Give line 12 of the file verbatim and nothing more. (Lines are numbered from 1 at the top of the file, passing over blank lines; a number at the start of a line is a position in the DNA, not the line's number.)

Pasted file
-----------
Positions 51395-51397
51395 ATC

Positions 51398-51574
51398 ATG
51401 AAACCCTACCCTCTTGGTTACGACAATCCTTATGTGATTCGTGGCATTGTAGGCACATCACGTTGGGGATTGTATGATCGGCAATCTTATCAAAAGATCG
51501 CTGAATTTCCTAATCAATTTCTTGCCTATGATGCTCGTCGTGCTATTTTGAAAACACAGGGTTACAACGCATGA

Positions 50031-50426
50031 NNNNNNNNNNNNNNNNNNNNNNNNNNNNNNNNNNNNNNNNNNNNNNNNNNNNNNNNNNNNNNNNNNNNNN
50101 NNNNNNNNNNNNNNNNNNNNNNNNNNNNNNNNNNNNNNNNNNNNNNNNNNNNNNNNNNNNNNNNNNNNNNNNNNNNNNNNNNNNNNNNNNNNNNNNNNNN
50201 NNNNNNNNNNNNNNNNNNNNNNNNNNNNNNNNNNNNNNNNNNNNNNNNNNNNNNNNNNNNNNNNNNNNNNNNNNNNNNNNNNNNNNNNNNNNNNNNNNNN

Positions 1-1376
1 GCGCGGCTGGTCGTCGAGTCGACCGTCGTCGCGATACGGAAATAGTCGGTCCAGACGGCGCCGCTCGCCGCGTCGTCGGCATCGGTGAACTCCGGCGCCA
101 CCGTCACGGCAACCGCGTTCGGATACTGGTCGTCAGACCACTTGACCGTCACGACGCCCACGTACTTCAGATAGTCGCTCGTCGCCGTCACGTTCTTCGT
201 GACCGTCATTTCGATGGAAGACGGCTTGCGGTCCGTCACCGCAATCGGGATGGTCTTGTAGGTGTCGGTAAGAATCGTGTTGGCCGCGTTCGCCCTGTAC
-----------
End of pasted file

1 GCGCGGCTGGTCGTCGAGTCGACCGTCGTCGCGATACGGAAATAGTCGGTCCAGACGGCGCCGCTCGCCGCGTCGTCGGCATCGGTGAACTCCGGCGCCA